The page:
Y Côr Mawr

The history of the ‘Cor Fawr’ (The Big Choir) is the preeminent story of Caradog’s career. In the beginning of 1872 it was announced that the Crystal Palace Company would hold a weeklong singing competition to compete for the Challenge Cup trophy, worth a thousand pounds, in the Crystal Palace, London. The advert read:

Choral societies not exceeding 500 members and not less than 200 each Society including male and female voices. For the best performance of a selection of choruses. For the best rendering of a piece or pieces (not in the selection to be chosen by the Jury.

To begin it was difficult for the South Wales Choral Union to drum up much interest due to the logistical challenges oforganising, practising and trnasporting a 500-strong choir to London, and it took a long time to take shape. They had considerable difficulty to encourage enough widespread enthusiasm to get the choir off the ground. However, having had several meetings with loyal colleagues and friends, the idea began to gather momentum. It was suggested by Eos Morlais that Caradog was to be the choir leader and conductor, and the idea was passed by a landslide. They began immediately planning for the competition by creating a series of smaller factions of the choir in the populous towns and villages around South Wales in which individual sections of the choir would rehearse. Aberdare was the central hub for the Cor Mawr. The choir learnt five pieces for the first competition in summer 1872. The pieces were ‘Now by Slow Degrees’; ‘The Night is Departing’;In Tears of Grief’;‘In Extu Israel’ and ‘Then Round About Thy Starry Throne’.  In the competition itself they sang:

The Night is Departing’

’In Tears of Grief’

Then Round About Thy Starry Throne’.

The 1872 Competition

The first note the Welsh choir sang in London from ‘The Night is Departing’, they hit the note so effectively, the band turned their heads in fear and amazement and they were close to getting knocked from their chairs by that almighty Welsh sound. They sang the following two songs, and despite the lack of competition, they were deemed worthy winners of the golden trophy. There is something significant, and beneficial and very beautiful that ‘The Night is Departing’ was the first song by the Welsh choir in London; because since then, throughout the hills valleys of Wales, many nights depart and decamp to the dulcet tones of Welsh choral music.

Following the first competition, a report was presented to the Duke of Edinburgh which read:

As far as it has gone, the undertaking promises to head to good results…The confidence already reposed in the undertaking cannot fail to be still further extended. In the meetings of 1873 the Directors hope to enlarge the basis of their scheme and to embrace circles and interests at present untouched as well as to introduce improvements in the plan of operation, through the experience gained at the meetings just concluded.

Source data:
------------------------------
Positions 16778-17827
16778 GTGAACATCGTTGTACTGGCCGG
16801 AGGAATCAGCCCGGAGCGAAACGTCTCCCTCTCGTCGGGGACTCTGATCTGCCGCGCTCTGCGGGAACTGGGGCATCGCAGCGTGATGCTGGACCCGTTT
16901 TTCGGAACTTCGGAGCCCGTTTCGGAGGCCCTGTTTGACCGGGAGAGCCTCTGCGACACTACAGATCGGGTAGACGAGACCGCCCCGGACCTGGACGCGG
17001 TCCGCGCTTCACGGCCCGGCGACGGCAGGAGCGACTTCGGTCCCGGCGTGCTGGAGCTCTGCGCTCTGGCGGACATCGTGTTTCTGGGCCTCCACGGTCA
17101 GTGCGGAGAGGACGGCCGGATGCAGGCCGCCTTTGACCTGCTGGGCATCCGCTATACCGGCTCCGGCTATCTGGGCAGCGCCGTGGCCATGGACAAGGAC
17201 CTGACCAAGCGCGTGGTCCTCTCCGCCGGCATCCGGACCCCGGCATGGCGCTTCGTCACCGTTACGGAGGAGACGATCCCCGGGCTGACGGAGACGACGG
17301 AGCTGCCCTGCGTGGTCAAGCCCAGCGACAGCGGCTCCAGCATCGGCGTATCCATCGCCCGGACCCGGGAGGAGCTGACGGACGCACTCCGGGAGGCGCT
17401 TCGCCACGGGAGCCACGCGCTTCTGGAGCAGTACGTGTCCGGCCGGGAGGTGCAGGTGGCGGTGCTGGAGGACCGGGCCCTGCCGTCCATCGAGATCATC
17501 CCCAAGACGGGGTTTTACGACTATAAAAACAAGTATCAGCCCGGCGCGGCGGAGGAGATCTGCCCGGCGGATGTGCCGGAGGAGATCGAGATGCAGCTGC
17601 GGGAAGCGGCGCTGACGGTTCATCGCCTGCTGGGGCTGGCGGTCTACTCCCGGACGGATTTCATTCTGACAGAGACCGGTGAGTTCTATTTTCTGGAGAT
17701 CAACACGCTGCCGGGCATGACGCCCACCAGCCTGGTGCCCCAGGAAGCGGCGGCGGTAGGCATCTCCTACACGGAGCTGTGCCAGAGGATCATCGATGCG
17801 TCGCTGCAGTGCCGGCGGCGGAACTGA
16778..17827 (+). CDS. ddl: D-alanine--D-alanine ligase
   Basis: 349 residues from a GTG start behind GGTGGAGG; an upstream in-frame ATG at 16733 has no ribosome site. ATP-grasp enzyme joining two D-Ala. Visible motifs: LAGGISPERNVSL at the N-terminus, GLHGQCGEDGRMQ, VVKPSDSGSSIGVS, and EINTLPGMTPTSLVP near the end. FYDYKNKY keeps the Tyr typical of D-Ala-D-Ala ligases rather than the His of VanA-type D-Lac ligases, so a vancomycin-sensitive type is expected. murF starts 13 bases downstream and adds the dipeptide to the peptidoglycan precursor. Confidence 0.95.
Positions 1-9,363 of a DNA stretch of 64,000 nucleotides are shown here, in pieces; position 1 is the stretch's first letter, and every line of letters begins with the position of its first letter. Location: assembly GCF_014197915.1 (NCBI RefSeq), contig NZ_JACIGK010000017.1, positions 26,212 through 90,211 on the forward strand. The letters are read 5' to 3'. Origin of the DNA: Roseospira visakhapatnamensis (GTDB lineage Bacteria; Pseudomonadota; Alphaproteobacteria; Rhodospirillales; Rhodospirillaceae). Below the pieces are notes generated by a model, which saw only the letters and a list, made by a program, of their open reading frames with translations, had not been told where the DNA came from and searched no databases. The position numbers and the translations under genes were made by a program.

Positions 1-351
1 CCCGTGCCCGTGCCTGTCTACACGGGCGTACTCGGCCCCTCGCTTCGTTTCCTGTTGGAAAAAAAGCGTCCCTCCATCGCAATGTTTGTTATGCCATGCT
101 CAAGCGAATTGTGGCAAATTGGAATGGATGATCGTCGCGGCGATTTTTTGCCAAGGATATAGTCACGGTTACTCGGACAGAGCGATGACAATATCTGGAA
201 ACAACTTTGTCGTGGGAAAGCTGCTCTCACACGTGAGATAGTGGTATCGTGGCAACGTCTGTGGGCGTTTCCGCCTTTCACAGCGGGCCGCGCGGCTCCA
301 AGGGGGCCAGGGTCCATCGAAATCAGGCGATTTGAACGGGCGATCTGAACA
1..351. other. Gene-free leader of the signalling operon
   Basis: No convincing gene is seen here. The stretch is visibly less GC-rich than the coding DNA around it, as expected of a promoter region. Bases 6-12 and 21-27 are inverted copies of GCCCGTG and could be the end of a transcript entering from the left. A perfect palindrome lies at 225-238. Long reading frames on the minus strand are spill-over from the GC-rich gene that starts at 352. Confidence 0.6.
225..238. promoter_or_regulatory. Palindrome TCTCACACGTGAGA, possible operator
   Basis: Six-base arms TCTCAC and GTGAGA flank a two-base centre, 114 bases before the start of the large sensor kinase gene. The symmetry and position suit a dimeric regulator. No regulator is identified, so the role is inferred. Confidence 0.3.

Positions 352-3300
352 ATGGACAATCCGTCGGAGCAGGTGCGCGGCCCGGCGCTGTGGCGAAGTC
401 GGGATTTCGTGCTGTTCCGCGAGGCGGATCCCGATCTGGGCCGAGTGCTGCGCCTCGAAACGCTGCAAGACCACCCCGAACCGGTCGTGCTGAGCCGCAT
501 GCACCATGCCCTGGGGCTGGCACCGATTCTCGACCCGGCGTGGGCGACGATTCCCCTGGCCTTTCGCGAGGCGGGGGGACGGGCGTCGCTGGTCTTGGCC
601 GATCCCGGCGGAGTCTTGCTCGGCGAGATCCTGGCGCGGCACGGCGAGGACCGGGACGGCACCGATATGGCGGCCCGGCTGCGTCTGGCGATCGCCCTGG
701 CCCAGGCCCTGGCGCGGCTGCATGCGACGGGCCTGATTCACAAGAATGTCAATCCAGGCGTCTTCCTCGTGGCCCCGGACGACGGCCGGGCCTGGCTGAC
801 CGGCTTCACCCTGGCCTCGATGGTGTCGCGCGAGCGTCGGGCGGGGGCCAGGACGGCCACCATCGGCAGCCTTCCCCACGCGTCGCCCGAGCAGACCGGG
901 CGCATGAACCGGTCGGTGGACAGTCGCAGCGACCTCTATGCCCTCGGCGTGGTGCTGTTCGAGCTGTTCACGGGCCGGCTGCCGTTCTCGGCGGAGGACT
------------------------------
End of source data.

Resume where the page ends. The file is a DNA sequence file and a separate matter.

He mentions the South Wales choir:

They have also been the means of bringing choirs from Bristol and South Wales and also of giving some four or five hundred singers in the last-named musical part of the Kingdom an opportunity of displaying their fresh and vigorous voices in a new and untried locality.

The day following the competition, the national papers read:

‘The most important incident of the day was the splendid singing of the South Wales Choir’ – Daily News July 1872

‘The Singing of the South Wales choir was decidedly the feature of the National Music Meetings and alone sufficient to render them memorable’ – The Times July 1872 

 The 1873 Competition

The choir returned again in the summer of 1873 to defend their crown. By this point the choir were much larger and more accomplished. There were six pieces to learn this time  – ‘The Many Rend the Skies’; ‘I Wrestle and Pray’: ‘Day of Judgement’; ‘Hallelujah to the Father’; ‘See what Love Hath the Father’ and ‘Come with Torches’. The Welsh choir were called on first, and they sang –

I Wrestle and Pray

Hallelujah to the Father

See what Love Hath the Father

Come with Torches

Then Proudman’s choir from London sang the same songs. On the spot it was decreed that the Cor Fawr were again victorious. The whole of the Crystal Palace erupted into an enormous Welsh furore immediately – it’s likely that neither before nor since, has that sort of fracas of Welsh voice been heard there.

The Welsh Choral Union began their preparations for the 1874 National Music Meetings competition early; they intended to raise money so that Caradog could work full-time with the choir for the entire year. Much to their dismay, the Crystal Palace Group withdrew their support for the competition citing lack of interest in the overall competition, particularly the large choir and band ensemble competitions.